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|Index||566 reviews in total|
8 Mile probably isn't what you expect. Given the cast and premise, you
probably expect one of two things, either a silly excuse for
self-aggrandizement or an overblown caricature of hip-hop culture. You
don't get either. What you get is a brave film that is surprisingly
culturally and intellectually rigorous and an aggressive film that is so
emotionally intense that it seems to sometimes tear itself
The plot is not a biography of Martial Mathers, a.k.a. Eminem, but it is very much informed and guided by the experiences of his early career as a rapper in blue-collar and no-collar Detroit. Eminem gives a compelled, powerful performance that diverges just enough from his public self to inject the story with a strong sense of realism without sacrificing anything artistically. The supporting cast also makes fine use of their considerable talents, carving the Detroit of this film out of the world itself, not out of fiction. Even as they help communicate a hard, unforgiving time and place, they also give rise to deep and profound sympathies that don't come around in every film.
The naturalistic presentation doesn't stop there; most of the film is shot on location in Detroit, and the gritty, sometimes almost frenzied design and cinematography firmly establish that this is not just another Hollywood movie. This is a movie that goes places movies don't generally go where, for good or for ill, many people do live every day. For one, 8 Mile might have the most believable, most powerful representation of an automobile factory of any film in the last twenty years, and it still manages to use the location for sophisticated, plot driving drama. Good stuff.
Of course, the film has its flaws. It's very heavy and bleak, at times it skirts the boundary of cliche a little bit, and the villains, a rival rap group known as the "Free World," are a little over the top, but, time and again, the solid acting and daunting camerawork keep coming back to seize the eye and command attention.
Oh, and, in case you were wondering, there is rapping, and plenty of it. The rapping is really top-quality, cutting edge stuff, for the most part, and it is integrated into the script so well that it is always clear that the characters choose to rap, not that the script forces them to do so. The rapping happens because it must happen to these characters at this time, not because Eminem is a rapper. In an industry where pop music movies are a dime a dozen, this is particularly impressive. This film says something about rap and the human experience that hasn't been articulated this well many times before; it bridges the gap between rap and poetry in a big way, and makes that gap look a lot smaller.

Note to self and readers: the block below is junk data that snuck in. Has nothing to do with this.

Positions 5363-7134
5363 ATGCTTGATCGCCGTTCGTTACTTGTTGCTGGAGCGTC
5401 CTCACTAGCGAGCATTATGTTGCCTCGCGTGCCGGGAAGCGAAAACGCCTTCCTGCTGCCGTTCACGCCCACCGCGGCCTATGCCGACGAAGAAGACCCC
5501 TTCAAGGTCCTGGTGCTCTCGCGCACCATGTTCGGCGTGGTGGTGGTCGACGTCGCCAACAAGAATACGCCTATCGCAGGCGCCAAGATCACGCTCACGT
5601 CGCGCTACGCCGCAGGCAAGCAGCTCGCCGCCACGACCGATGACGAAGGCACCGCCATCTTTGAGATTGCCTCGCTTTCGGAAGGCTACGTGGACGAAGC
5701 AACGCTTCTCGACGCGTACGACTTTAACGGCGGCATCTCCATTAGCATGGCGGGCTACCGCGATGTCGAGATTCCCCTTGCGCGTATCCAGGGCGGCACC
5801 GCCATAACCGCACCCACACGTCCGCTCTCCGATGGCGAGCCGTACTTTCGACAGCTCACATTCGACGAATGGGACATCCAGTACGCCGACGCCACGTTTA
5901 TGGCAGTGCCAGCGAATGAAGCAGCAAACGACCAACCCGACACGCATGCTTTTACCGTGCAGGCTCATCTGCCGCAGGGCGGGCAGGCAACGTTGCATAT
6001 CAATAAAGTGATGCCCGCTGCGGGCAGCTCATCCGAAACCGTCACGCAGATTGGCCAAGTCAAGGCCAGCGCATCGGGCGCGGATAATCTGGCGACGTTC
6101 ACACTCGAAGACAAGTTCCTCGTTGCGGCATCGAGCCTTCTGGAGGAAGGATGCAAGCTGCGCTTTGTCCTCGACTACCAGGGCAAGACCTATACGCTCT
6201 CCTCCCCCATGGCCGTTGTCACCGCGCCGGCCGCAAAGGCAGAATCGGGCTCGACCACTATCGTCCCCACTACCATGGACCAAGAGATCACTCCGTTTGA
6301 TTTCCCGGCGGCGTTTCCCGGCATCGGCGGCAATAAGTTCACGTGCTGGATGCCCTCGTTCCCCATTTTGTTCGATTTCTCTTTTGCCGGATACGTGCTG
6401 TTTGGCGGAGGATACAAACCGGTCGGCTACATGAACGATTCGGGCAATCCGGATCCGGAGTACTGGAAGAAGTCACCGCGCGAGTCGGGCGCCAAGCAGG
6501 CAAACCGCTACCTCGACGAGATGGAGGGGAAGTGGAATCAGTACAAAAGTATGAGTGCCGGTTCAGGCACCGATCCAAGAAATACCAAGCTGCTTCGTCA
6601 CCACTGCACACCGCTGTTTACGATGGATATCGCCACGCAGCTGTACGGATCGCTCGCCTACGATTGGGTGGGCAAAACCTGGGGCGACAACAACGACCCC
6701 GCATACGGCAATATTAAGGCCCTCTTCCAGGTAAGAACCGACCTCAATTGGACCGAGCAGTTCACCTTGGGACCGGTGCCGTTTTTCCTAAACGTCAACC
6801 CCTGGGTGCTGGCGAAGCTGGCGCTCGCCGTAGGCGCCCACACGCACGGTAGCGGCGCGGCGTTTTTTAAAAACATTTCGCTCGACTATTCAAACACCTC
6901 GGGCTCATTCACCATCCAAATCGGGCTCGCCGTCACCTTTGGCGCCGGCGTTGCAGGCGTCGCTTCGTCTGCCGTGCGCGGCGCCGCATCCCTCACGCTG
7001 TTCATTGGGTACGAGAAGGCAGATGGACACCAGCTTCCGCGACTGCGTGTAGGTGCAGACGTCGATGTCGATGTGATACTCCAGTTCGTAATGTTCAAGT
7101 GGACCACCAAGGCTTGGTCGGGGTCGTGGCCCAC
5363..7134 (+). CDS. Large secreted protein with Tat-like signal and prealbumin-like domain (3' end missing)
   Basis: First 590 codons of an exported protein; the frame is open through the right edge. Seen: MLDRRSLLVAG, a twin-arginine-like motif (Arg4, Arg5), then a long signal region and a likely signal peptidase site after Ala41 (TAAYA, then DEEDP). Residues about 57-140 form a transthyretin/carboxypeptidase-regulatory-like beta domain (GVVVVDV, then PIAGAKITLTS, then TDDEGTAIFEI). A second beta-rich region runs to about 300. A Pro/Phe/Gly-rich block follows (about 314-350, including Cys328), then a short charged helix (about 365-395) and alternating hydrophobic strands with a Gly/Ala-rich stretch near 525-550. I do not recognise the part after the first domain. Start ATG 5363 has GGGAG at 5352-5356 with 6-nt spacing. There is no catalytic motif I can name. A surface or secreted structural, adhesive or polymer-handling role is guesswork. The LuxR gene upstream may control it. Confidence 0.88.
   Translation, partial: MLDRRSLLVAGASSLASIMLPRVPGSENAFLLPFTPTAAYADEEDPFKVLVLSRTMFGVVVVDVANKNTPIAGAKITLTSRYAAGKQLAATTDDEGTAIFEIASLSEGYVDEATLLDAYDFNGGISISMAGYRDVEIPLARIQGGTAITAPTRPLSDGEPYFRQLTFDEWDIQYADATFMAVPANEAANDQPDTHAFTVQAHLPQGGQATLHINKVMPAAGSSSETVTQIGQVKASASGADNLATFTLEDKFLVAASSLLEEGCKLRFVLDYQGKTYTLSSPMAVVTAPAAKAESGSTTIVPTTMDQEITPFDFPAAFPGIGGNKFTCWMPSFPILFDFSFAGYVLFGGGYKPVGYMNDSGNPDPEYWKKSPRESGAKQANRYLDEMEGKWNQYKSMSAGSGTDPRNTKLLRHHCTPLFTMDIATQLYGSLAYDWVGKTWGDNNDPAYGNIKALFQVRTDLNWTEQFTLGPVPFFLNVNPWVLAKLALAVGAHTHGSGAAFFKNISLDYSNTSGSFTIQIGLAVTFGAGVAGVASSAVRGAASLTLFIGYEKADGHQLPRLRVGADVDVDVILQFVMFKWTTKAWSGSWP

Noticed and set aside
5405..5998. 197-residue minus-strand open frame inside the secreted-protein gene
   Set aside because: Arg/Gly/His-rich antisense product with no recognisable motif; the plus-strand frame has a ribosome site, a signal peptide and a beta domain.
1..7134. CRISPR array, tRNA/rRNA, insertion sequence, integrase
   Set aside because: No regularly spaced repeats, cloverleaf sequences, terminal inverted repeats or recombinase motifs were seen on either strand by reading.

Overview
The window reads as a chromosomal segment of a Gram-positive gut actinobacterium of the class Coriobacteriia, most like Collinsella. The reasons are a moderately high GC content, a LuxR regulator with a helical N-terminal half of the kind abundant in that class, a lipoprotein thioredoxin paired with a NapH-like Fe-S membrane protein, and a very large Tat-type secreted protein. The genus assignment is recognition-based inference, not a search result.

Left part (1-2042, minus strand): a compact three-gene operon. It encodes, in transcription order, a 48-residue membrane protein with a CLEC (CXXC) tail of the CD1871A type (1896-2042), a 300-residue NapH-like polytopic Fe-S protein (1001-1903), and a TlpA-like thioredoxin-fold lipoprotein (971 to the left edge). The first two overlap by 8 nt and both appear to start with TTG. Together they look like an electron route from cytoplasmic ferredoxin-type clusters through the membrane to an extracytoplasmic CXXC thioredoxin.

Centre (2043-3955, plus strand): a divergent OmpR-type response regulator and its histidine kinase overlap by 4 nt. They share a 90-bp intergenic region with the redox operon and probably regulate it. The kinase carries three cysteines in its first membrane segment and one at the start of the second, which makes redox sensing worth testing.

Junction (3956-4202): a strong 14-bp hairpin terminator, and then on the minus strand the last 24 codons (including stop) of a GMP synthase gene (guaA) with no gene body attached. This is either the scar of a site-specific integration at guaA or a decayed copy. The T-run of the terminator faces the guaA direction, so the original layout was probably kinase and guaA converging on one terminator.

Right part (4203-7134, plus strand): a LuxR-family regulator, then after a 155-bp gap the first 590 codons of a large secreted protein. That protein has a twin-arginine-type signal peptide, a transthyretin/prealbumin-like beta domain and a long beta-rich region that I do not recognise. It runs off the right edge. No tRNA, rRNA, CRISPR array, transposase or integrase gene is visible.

All in all, the thing that really defines 8 Mile is how committed to this idea the cast and crew must have been in order to make this film. Every minute and every second, the cast's intensity never gives up, and the camera never sleeps. The film is detailed, finely crafted, and has a pounding heart the size of a boxcar. If you don't mind the obscenity and violence (and there is a bunch), I'd definitely say this is a movie worth seeing.
I was afraid of this movie. For a long time I feared that one day,
Eminem WOULD make a movie - and that movie would suck!!!!
Along it came, and you know what? It didn't suck. Man, was I relieved.
I have never been able to put a finger on Mr. Mathers' rapping skills, I think his technique is amazing. His rhymes are sharp and intelligent and he always performs them with pure justification. But could he take this to the big screen? He succeeded. In his debut movie he managed to play it real and natural. He had good on screen chemistry with pretty much all the characters, but especially with Brittany Murphy (Uh, gotta love that sex scene... That was hot.)
The final battles in the movie, are the absolute climax. If you ever had any doubts about Eminmems talents - one way or the other - you definitely know his worth now!
- Some might say that it must be easy to play yourself, and it's not a secret that this movie is somewhat autobiographic. But it sure takes guts to put yourself out there like that, well done.
"8 Mile" is the new film that features controversial rapper Eminem in his
first starring role. The film itself is loosely based on his life growing
up in Detroit. Eminem plays Jimmy Smith, Jr. a.k.a. "Rabbit", a young man
who is struggling to make things better for himself through "battles", which
are freestyling rap contests that are usually held at a local nightclub.
Rabbit chokes when it is his turn to take the microphone for the first time.
His best friend, Future (Mekhi Phifer) is the host of these battles and
strongly believes Rabbit has potential, but the problem is that Future often
makes his decisions before consulting with Rabbit first. Rabbit's home life
is not much better. He's broke, has no place to live, he's stuck in a
dead-end job at a steel mill, and his girlfriend Janeane (Taryn Manning) has
fooled him into thinking that she is pregnant. Rabbit's mother (Kim
Basinger), is on the verge of being evicted from her home and is slutting
around with a man who is about the same age as her son. Things in Rabbit's
life take a turn for the better when he later falls in love with Alex
(Brittany Murphy), an aspiring young woman who dreams of becoming a model
and moving to New York to start life a new.